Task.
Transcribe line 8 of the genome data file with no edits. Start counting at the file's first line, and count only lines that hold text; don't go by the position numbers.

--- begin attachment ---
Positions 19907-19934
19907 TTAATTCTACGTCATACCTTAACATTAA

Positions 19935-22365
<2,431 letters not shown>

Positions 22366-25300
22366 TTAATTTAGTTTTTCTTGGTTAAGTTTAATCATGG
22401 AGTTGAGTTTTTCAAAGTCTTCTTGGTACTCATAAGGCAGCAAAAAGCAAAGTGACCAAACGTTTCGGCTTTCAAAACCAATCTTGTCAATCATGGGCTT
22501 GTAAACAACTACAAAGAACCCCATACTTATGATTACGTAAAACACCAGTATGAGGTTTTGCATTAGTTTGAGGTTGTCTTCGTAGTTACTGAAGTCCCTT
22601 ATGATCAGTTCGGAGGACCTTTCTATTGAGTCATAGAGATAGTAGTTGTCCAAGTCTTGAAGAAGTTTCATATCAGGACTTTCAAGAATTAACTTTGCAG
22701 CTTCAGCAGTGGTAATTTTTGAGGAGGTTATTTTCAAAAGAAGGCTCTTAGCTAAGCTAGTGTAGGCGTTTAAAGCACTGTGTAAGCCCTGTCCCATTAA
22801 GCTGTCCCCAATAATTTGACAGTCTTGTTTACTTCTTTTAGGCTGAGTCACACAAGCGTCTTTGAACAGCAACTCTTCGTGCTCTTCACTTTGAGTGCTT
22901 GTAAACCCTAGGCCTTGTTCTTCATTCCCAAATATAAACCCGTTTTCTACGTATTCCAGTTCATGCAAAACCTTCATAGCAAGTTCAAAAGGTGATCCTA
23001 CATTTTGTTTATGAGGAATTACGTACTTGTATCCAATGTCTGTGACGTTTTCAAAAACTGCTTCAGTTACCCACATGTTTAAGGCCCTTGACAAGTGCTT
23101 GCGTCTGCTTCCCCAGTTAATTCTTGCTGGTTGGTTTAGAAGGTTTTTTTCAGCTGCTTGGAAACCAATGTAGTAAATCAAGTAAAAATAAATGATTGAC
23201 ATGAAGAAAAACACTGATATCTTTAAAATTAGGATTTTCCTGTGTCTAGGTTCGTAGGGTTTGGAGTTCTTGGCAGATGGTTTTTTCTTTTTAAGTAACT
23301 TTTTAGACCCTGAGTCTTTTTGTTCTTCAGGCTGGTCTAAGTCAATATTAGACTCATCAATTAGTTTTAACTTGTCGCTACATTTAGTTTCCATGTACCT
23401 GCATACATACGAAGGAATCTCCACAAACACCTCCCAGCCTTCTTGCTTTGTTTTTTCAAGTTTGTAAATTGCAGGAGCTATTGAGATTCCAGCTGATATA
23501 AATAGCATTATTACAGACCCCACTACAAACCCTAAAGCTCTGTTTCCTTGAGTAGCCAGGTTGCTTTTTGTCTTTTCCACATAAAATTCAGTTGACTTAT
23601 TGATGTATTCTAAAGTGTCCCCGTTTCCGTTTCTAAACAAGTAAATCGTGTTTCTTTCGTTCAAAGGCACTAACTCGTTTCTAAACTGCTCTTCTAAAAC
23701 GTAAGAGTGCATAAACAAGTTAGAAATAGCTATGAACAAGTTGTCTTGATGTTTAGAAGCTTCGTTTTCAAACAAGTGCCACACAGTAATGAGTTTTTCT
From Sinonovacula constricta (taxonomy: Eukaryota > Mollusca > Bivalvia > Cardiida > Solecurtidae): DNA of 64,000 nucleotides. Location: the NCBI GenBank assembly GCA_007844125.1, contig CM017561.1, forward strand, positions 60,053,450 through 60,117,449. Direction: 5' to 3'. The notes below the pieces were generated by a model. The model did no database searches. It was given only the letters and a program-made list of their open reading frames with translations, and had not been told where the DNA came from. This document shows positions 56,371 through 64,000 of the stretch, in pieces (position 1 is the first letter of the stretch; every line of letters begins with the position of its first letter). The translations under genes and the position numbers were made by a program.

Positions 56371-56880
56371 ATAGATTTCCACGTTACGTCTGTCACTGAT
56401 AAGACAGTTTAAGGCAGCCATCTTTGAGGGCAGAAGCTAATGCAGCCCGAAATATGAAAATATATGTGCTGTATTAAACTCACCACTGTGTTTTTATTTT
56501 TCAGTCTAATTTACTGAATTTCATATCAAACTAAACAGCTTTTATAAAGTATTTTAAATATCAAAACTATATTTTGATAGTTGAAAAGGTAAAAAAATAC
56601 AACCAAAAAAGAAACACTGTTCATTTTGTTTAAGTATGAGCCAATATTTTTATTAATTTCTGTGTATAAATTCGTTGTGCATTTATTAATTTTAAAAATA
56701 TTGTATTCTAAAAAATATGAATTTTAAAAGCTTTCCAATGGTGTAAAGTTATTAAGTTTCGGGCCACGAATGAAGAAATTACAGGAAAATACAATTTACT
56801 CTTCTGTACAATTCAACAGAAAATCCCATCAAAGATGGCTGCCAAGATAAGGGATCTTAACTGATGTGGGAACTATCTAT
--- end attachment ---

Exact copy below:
22501 GTAAACAACTACAAAGAACCCCATACTTATGATTACGTAAAACACCAGTATGAGGTTTTGCATTAGTTTGAGGTTGTCTTCGTAGTTACTGAAGTCCCTT